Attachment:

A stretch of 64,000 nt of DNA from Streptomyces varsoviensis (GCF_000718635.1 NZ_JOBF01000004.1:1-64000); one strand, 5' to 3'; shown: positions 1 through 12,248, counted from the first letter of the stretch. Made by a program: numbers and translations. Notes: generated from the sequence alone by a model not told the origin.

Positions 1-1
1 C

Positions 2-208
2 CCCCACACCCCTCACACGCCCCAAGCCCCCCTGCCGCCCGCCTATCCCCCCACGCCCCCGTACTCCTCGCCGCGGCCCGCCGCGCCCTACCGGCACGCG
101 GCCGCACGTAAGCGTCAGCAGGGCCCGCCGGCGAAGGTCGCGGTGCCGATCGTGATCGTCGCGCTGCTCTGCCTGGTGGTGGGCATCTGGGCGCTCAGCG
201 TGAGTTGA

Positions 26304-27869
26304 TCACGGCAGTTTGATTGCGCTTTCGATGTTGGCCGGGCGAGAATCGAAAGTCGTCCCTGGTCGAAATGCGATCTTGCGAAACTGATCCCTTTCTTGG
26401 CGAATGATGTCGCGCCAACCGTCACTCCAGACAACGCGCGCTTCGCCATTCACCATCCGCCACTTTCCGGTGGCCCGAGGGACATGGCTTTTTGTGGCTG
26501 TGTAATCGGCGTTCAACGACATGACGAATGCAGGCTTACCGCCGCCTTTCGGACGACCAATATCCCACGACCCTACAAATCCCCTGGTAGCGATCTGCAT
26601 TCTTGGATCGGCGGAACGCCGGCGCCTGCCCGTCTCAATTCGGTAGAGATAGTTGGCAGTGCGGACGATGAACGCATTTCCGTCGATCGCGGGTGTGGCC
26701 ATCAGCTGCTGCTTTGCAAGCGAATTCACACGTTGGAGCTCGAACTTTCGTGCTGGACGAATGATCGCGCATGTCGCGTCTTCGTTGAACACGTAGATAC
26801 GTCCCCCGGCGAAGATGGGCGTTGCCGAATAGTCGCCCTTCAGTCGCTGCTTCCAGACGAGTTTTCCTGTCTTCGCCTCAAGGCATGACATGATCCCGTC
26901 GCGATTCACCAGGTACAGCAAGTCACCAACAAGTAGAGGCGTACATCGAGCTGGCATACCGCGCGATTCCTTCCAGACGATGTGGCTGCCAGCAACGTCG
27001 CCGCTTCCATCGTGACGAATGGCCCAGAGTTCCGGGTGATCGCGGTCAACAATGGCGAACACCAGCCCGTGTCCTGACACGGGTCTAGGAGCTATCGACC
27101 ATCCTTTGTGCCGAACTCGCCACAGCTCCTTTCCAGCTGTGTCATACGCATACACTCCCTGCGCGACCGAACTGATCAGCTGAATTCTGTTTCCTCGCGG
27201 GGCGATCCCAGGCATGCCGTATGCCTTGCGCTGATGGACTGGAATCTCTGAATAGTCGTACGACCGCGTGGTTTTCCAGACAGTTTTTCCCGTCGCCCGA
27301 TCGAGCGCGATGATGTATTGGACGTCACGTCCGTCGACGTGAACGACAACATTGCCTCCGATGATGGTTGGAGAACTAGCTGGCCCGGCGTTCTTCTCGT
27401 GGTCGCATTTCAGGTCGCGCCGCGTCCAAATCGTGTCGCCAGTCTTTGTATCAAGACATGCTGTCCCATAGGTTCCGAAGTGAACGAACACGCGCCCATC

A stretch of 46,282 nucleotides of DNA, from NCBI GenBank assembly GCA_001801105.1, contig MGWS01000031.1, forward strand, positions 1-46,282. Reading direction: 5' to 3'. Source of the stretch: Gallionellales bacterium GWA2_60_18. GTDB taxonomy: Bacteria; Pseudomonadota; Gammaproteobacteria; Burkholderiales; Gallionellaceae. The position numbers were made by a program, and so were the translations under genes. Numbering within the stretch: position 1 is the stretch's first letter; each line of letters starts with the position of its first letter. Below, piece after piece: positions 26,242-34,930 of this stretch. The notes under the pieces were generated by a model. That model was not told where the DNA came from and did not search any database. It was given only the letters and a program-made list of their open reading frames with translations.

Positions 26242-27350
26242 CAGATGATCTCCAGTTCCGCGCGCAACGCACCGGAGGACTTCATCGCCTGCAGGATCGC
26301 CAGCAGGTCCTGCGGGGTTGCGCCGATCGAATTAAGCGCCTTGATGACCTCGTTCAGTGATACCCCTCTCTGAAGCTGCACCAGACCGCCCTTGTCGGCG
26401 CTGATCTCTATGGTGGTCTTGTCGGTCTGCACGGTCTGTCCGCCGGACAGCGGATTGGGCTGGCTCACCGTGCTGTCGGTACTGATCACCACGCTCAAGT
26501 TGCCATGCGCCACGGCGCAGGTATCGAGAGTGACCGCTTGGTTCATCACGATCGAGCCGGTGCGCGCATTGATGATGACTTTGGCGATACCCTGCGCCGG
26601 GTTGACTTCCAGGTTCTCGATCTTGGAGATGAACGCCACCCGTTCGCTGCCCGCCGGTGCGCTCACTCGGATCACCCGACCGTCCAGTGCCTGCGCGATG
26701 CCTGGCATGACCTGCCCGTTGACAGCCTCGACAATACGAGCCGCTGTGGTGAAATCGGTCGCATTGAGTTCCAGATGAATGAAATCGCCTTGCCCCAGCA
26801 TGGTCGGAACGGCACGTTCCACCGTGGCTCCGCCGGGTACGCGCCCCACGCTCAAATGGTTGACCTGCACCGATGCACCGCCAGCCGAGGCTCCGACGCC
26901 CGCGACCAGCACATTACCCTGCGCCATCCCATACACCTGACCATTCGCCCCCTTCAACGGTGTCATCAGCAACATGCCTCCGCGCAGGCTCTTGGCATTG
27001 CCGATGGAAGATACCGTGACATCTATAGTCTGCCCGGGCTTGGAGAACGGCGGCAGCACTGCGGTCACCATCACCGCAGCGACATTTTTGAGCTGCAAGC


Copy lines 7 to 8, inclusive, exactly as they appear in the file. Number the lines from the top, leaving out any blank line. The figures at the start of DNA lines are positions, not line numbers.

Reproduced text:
201 TGAGTTGA

Positions 26304-27869